Monday, 1 January 2018

Understanding Korean Birth Certificates

Korea Citizenship
Just because your child was born in Korea doesn't mean they automatically get Korean citizenship. Most countries, like Korea, follow jus sanguinis (right of blood) not jus solis (right of soil, i.e. anchor babies). However, they will get a Korean birth certificate.

Birth Certificates
There are no local or national birth certificate records per se. There are family certificates, but it's different than what we use. Each hospital has their own format for the birth certificates. Your doctor or midwife should be able to give you a birth certificate in English as well as Korean. Once you have that, then you should be able to take it to your embassy or consulate and get that country to issue the baby a birth certificate.

You may need to get the birth certificate translated if the embassy won't accept it in English or Korean. If you get it translated, then you will also probably need to get it apostillised. Even if you don't get it translated, you might need to get it apostillised. Ask your embassy what they require. Some translators will do this for you for an extra fee. The apostillisation center is in Gwanghwamun in Seoul, is in the same building as the Korean passport office.

After that you shouldn't need the Korean birth certificate anymore. However, since birth certificates are only issued by the hospital, I would get a few copies just in case. You never know if you may need it in the future.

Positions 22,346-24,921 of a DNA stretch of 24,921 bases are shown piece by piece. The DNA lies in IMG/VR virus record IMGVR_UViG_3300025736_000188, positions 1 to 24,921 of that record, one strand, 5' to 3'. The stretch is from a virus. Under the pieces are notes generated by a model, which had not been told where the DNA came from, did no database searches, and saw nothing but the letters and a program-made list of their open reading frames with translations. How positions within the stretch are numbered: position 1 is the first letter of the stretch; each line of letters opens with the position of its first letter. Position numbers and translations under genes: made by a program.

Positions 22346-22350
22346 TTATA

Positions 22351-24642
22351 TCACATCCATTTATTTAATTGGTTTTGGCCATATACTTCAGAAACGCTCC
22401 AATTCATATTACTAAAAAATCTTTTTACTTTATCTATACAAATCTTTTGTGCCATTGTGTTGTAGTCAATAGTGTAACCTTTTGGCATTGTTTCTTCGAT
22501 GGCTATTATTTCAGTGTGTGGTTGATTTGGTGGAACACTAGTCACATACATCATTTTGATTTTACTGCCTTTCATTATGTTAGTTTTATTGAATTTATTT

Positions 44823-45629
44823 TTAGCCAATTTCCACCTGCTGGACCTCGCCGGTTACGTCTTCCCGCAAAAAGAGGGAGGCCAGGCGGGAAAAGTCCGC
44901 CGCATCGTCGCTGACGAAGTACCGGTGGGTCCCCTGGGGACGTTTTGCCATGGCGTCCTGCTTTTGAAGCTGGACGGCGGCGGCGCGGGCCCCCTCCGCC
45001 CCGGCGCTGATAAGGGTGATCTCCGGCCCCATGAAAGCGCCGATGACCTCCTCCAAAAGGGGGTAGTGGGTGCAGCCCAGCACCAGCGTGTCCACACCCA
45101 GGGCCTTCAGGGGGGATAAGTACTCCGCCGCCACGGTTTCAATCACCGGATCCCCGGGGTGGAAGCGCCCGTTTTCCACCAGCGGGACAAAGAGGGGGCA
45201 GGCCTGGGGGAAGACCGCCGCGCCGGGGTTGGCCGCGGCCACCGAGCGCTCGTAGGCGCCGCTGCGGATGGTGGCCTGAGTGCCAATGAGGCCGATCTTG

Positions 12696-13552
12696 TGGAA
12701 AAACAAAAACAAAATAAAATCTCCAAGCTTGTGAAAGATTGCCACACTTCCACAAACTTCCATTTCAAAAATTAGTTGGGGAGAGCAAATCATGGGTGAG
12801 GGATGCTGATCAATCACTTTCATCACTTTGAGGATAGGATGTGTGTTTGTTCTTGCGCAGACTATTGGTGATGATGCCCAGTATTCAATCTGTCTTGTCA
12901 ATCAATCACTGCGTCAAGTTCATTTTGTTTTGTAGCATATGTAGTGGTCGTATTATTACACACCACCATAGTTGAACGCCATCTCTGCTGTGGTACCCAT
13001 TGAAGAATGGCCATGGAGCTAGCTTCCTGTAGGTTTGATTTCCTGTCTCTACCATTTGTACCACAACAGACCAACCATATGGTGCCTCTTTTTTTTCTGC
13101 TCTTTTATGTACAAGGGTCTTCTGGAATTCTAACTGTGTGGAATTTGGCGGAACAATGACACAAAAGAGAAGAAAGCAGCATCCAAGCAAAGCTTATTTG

Information on the Birth Certificate
Each hospital has their own format. The birth certificates that I've gotten are just printed on plain paper and don't look like anything special at all. Most will include:
  • Mother's name, date of birth, job
  • Father's name, date of birth, job
  • Baby's name*
  • Birth date and time
  • Weight and Height
  • Name, address, phone number, email, and fax (if applicable) of the hospital or clinic
  • Doctor's or Midwife's Signature
  • Hospital's, Doctor's, or Midwife's Stamp
*Some hospitals will put down the mother's name followed by the word "baby" on birth certificates. For example, if the mom is called Mary Smith and the baby will be called Jane Smith, they would put down Mary Smith baby. Most embassies will not accept that, so make sure that they put your child's name down.

It's your responsibility to ask your embassy if they need any other information on the birth certificate. Some places put down more information, such as:
  • Nationality of the mother, father, and baby
  • Address of the mother and father
  • Number of prior pregnancies, miscarriages, live births, and still births
  • How many babies were born from this pregnancy
  • Certificate number

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